An infinitely recyclable polymer with the mechanical strength and thermal stability of common plastics is included in “Research of the Year” by Chemical and Engineering News.
The recyclable polymer, created by Eugene Chen and colleagues in Colorado State University’s Department of Chemistry, was detailed in the journal Science in April. Chen, a professor of chemistry, leads a lab that’s developing new materials and methods for waste-free, sustainable polymers.
As described in Science, Chen’s new polymer is made from a bicyclic lactone monomer at ambient temperature. It is thermally stable and crystalline, making it a candidate for competing with commodity plastics. By applying heat or a chemical treatment, the chemists showed they could recover the building blocks (monomers) of the material. This makes the polymer truly recyclable – unlike conventional petroleum plastics – and suited for endless repolymerizations. More recently, Chen’s lab also developed a more cost-effective route to the monomer from renewable resources.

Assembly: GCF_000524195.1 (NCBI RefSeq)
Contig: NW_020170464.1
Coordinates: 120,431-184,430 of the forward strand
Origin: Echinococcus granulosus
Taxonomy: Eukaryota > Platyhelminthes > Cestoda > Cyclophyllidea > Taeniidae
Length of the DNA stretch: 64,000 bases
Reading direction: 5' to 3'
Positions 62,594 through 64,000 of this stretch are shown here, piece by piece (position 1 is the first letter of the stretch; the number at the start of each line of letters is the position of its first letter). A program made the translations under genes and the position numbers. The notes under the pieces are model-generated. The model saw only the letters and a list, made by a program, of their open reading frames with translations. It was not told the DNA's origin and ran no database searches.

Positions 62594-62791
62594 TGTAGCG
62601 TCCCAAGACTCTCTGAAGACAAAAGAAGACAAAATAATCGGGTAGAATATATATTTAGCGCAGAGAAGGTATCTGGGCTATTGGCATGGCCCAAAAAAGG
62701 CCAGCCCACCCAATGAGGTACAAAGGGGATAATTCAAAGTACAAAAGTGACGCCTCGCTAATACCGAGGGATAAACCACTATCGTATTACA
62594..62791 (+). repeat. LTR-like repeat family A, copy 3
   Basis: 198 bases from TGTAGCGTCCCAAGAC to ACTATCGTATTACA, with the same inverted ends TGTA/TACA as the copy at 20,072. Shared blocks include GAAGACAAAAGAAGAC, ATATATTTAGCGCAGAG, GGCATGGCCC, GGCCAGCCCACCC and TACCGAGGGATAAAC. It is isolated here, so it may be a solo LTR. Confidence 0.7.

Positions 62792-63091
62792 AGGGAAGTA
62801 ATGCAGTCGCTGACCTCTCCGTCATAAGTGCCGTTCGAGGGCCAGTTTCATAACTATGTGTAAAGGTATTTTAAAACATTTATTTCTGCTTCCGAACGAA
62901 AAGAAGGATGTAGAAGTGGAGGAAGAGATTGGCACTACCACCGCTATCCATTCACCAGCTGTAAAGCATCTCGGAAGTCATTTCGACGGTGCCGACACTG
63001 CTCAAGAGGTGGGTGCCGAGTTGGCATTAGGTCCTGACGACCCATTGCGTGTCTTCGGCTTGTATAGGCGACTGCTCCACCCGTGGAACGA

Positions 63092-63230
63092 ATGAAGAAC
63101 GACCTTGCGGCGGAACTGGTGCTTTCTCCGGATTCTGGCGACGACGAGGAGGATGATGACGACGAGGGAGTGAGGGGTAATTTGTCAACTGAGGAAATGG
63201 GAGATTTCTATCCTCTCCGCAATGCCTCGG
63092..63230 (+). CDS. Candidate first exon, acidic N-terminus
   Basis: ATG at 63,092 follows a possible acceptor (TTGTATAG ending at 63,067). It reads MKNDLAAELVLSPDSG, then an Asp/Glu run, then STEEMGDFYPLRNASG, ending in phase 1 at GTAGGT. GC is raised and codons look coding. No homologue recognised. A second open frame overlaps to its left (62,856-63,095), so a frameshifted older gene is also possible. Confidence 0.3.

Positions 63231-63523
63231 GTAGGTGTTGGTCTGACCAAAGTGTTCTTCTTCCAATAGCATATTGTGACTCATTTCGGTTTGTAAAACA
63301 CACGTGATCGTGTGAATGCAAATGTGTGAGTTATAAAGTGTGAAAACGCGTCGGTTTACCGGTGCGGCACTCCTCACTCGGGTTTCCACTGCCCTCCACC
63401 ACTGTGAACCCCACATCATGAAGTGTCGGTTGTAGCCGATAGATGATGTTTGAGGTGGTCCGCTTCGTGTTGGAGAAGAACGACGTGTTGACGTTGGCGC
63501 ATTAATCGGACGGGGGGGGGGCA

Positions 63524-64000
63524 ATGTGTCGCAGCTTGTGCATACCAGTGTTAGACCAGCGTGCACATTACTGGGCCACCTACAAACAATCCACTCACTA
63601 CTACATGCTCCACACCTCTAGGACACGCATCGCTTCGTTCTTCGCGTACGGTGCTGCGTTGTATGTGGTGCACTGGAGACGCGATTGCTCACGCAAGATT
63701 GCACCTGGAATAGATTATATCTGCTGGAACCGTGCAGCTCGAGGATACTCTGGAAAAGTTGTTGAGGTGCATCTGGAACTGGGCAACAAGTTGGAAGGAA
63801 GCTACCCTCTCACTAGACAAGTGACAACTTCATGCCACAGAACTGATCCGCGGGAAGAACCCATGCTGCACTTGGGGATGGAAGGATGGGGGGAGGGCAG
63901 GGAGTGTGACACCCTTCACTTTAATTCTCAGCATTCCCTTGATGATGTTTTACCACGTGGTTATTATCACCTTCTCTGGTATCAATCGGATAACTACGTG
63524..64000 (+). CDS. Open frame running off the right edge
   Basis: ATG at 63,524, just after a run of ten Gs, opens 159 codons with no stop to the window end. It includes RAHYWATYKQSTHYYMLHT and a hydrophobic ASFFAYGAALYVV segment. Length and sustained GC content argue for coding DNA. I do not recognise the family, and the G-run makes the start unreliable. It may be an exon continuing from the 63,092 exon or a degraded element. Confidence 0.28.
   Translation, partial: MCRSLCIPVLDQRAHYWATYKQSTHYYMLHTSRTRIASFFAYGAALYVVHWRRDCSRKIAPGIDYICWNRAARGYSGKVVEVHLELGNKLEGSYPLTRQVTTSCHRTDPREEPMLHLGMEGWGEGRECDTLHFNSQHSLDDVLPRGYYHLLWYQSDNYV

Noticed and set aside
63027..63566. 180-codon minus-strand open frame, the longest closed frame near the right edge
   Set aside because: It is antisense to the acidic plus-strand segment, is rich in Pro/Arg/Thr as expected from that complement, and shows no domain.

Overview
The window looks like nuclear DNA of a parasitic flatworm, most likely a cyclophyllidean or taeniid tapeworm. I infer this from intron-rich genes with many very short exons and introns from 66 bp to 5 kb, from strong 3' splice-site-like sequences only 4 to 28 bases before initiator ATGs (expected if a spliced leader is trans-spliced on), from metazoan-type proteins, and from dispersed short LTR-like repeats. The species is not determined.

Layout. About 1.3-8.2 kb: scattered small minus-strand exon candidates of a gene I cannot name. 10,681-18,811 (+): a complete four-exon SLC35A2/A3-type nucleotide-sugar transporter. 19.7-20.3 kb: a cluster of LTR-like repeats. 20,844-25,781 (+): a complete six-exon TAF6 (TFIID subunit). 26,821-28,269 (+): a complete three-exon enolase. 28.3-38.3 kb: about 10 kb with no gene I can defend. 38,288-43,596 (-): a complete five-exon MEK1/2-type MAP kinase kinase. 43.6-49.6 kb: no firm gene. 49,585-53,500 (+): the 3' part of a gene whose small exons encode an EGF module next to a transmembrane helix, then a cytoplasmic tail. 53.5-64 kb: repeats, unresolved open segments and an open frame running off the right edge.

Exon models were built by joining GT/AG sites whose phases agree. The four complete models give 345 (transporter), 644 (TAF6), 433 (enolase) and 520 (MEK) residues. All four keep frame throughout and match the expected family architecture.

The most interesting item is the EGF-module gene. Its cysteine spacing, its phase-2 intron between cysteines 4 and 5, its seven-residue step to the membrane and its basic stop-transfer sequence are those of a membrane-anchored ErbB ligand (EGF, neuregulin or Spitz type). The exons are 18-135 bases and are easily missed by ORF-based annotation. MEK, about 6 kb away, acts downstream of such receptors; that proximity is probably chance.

“Solving the increasingly worsening worldwide plastics pollution problem takes a whole-society approach that will require the effort and cooperation of all relevant stakeholders, from plastics inventors to producers, retailers, consumers, and recyclers,” Chen said. “As chemistry led to the creation of the plastics modern life depends on, it will undoubtedly contribute key solutions to the current plastics problem.”
Read more about Chen’s work, and other green chemistry at CSU, in the Spring 2018 issue of Colorado State Magazine.